We had time in class to draft a custom waistband and complete the pattern so she could go home and sew her first skirt.  One of the questions she had was how to sew a zipper.  We talked about a variety of zipper techniques.  Because this is her first skirt, we decided that a Centered Zipper would be the easiest one to do.  I told her I would do a video on my YouTube Channel for her.

It’s my favorite thing to see students who have little or no sewing experience catch the bug!  I decided that I’m going to start a new series of tutorials for beginner sewers.   If you have something that you would like to know how to do, please post a comment and I’ll add it to my list!  Here’s the first video in this new series:  How to Sew a Centered Zipper.  Please let me know if you have questions!  

 

 

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Make Your Point with The New Point Perfect Point Turner & Mini Clapper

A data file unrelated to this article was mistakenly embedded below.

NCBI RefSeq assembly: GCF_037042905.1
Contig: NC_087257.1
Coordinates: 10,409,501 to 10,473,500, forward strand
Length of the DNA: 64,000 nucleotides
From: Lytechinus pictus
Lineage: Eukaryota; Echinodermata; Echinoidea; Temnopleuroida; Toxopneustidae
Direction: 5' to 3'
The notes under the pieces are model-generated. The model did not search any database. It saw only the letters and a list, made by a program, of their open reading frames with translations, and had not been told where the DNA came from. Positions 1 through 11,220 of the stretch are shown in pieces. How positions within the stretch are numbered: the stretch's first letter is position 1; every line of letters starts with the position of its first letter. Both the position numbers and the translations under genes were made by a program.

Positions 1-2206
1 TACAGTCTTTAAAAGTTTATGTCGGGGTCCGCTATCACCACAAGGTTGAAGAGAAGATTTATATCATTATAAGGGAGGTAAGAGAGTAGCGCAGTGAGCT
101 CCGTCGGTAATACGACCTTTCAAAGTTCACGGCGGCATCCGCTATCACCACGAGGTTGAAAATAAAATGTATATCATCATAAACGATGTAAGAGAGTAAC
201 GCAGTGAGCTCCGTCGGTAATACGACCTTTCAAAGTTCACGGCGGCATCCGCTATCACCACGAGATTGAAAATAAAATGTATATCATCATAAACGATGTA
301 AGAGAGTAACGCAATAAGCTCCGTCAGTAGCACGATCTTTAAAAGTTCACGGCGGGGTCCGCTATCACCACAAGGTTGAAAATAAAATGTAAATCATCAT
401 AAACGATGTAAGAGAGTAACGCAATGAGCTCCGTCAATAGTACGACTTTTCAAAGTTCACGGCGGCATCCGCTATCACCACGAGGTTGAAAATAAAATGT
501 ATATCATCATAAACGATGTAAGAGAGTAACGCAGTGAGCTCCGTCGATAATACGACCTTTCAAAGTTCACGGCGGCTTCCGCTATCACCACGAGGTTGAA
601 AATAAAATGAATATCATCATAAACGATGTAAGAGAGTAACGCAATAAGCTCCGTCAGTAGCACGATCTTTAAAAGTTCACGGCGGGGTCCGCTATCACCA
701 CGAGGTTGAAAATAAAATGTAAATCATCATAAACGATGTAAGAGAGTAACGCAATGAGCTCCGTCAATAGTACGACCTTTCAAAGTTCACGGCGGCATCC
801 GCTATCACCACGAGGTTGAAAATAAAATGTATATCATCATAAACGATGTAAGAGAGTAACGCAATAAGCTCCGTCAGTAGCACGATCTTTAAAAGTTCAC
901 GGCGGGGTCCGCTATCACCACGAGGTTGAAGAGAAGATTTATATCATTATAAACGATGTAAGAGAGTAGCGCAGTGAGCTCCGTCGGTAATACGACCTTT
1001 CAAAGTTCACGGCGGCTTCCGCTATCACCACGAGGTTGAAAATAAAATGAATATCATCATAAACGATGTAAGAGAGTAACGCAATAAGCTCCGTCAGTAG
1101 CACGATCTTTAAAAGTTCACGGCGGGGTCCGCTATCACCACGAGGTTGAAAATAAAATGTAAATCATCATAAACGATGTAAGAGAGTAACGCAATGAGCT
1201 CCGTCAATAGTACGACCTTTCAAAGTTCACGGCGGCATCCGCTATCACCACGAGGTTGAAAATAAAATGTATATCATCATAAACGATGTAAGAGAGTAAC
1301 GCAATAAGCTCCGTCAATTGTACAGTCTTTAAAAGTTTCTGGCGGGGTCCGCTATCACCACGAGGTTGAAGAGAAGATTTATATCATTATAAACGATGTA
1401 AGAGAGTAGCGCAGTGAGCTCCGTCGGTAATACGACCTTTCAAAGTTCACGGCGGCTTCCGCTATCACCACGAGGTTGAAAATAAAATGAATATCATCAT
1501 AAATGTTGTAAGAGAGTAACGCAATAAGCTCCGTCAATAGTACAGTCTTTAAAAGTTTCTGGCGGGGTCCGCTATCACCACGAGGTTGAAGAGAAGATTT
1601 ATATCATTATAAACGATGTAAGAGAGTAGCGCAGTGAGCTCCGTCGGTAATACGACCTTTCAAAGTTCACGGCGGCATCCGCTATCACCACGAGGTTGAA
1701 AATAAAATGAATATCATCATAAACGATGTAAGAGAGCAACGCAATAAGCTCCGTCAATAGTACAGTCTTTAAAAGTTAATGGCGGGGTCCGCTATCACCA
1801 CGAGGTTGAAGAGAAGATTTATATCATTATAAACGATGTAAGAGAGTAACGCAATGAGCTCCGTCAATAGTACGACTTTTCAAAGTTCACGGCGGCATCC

Hey Everyone… I feel like a movie star because I’ve been shooting video all week!    Super excited about this one.   Let me show you how to Make Your Point with my new Point Perfect Point Turner & Mini Clapper.    In addition to showing you how to use this new pressing tool, I also have a brand new tip to make your collars look more professional.   I had the opportunity to take apart one of my husband’s dress shirts that had seen better days.    I don’t want to give you all the juicy details, so you’ll have to watch the tutorial to see what I found when I took apart the collar.